Robert Nichols said May 17 that he was running for a seat on the Rockport Select Board because “the town needs some qualified people on the Select Board.”

Five candidates will vie for two seats on the Rockport Select Board. Chairman William Chapman’s current term, and that of Tom Farley, will expire in June. The names of Chapman, Gordon Best, Patricia Egan, Nichols and Geoffrey Parker will appear on the ballot for those seats, with the top two vote-getters winning election.

“I have experience on the Select Board, Budget Committee and planning board and have contributed in the past to the town,” he said. “I would like to continue contributing in the future.”

“I have a background as an entrepreneur,” said Nichols. He said he has a financial background, having started several different companies and that he has been the chief financial officer of many organizations.

“I have had to deal with managing people and satisfying customers and those are all relevant to the job on the Select Board,” he said.

Nichols said the ideal solution for the future of the former Rockport Elementary School property at the corner of Route 1 and West Street would be “something that would be of benefit to the town long term, in that it would enhance the town and not just be a piece of property that would be a drain on the town.”

“I think the [proposal from] Maine Media Workshops [and College] has potential and should be pursued in terms of whether it makes sense or not,” he said. “The ultimate decision, of course, lies with the voters.” He said the Select Board should prepare a well thought out option to citizens before bringing it to a vote. Such a proposal should describe the positive and negative aspects of the plan, and include an estimate of costs to the town, said Nichols.

“I believe the process has developed and opened up over time,” said Nichols. He said the town is looking directly at possible solutions.

“I think if they continue to have that approach and expand on that, hopefully a decision can be reached that is appropriate for the town,” he said.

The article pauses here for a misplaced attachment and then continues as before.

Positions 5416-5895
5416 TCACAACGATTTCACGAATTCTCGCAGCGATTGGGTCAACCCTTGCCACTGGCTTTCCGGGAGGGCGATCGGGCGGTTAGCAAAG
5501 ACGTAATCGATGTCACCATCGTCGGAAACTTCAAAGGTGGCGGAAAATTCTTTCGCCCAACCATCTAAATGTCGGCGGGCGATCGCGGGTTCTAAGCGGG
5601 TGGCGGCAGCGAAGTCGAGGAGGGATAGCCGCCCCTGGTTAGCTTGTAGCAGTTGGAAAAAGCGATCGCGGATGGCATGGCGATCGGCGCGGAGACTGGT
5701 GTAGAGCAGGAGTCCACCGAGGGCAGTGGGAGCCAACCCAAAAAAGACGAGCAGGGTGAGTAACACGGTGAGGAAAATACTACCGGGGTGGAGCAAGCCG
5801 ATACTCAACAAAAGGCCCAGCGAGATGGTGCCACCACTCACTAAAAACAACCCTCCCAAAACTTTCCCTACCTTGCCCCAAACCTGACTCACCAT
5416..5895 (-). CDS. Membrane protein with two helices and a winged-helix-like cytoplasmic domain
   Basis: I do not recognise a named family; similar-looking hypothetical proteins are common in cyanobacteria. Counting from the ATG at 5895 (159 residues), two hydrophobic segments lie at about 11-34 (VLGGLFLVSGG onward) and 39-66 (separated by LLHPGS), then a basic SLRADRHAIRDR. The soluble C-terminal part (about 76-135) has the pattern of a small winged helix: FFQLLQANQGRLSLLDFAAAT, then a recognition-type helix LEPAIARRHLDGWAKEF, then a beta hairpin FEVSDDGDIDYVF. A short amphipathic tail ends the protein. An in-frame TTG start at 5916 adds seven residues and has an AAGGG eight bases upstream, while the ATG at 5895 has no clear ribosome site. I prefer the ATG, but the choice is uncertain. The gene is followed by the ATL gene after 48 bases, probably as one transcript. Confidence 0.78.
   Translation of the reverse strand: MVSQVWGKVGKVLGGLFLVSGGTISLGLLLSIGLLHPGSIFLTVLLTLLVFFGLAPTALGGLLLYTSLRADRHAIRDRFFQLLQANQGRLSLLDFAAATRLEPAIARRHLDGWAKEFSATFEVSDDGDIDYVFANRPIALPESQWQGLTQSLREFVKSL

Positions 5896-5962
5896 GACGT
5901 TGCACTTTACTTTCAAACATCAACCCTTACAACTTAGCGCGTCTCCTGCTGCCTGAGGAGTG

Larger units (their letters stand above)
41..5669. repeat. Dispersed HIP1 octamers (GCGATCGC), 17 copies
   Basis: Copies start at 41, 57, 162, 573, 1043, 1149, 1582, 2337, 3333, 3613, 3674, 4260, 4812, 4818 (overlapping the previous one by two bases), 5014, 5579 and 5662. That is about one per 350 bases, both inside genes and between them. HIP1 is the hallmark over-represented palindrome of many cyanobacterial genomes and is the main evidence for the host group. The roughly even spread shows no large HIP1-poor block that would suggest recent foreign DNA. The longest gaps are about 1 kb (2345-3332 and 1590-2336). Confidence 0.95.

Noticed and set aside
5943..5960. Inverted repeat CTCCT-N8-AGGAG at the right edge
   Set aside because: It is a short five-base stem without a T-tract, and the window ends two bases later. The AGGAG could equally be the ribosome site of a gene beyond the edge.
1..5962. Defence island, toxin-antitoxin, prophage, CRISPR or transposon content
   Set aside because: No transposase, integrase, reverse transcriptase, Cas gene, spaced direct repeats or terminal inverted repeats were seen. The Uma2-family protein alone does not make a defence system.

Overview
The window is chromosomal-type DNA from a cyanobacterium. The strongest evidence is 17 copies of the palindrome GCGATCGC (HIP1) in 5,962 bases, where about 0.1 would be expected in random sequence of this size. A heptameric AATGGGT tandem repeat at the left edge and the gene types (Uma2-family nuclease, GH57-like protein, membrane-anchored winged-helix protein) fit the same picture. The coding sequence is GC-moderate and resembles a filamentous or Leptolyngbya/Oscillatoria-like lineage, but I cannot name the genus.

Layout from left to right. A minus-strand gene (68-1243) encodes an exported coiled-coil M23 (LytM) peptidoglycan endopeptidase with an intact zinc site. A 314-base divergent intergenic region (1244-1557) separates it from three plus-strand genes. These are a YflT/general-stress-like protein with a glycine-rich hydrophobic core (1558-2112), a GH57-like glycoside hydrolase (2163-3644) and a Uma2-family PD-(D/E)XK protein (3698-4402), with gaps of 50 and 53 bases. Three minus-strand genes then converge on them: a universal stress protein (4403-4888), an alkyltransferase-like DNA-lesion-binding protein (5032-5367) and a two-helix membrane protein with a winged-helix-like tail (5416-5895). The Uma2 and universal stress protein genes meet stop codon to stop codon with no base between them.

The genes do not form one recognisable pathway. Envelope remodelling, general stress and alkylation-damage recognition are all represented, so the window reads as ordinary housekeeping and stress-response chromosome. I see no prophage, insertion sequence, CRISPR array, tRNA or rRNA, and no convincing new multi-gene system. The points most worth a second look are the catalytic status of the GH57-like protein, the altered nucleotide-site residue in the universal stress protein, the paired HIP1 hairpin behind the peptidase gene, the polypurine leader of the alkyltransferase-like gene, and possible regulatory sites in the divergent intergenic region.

“I think we had a process that maybe wasn’t the smoothest and probably not everybody was happy with, it but it came up with a decision and we need to respect that decision and move on,” said Nichols.

Nichols said he respected the Select Board’s May 9 decision to reverse action taken by the board April 11 to not renew the town manager’s contract for unspecified reasons.

“However, the town manager is a highly paid position, currently over $120,000 per year of salary plus benefits and is a position which sets the tone for the entire town,” he said. “As citizens of Rockport, we have a right to expect high standards of ethics, competence and performance from any town manager. We also have a right to expect those standards [to] be enforced by the Select Board.”

Nichols said board members who have a bias on an issue should abstain from voting.

“That applies not only to Select Board members but also to committee and other board members,” he said.

“In an ideal world we would have every board or committee member have no bias or financial gain related to any decision of the town,” he said. He said that became difficult in small towns such as Rockport.

“I believe it’s the responsibility for each board or committee member to apply the highest standards to themselves,” he said. Nichols said the boards and committees should ensure that their members and actions are free of bias or personal gain.

“The purpose of government is to provide essential service for the constituents,” he said.

“I think Rockport is a town with a lot of character,” said Nichols. “It’s a small town and it’s a nice place to live. Going forward I would like to see it retain those characteristics.”

“My hope for Rockport in the future is that we are a town which retains the characteristics many of us know and love, and a town where our children will want to live and can afford to live,” he said.

“The comprehensive plan is a guide,” he said. “It’s not a law or ordinance.” Nichols said the plan was more like a wish list.

“If all the wishes were granted there would be potential conflicts between them,” he said. “As we go forward it’s a balancing act to try to implement the spirit of the comprehensive plan and resolve the conflicts between the various parts of it.”

Nichols said he didn’t feel there were major divisions between Rockport’s diverse villages.

“I know people from all of the areas in the town and I don’t feel there is a major division between them,” he said. “A select board needs to represent all the pieces of our community.”

Consolidation of public safety functions in Rockport and Camden is not a good idea, said Nichols.

“When I was [previously] on the Select Board we looked at that,” he said. “The decision was that it didn’t make sense at that time. And I’m not sure that anything has changed since then.”

He said he did not think there were other ways for the towns to consolidate services.

“I can’t see any opportunities at the moment,” he said. “We did do one regionalization. That was the dispatching for public safety. That worked out well. There may be potential in the future if another opportunity such as that exists.”

“My focus, if I were on the Select Board, would be to have open, honest, government,” said Nichols. “I believe in recent years we’ve had a lot of turmoil and decisions which were being made out of the view of the public and I believe that’s inappropriate for a Select Board.”

“If elected, my focus on the Select Board would be to be a Select Board member who fairly represents the citizens of Rockport,” Nichols said.

The Herald Gazette Reporter Shlomit Auciello can be reached at 207-236-8511 or by email at

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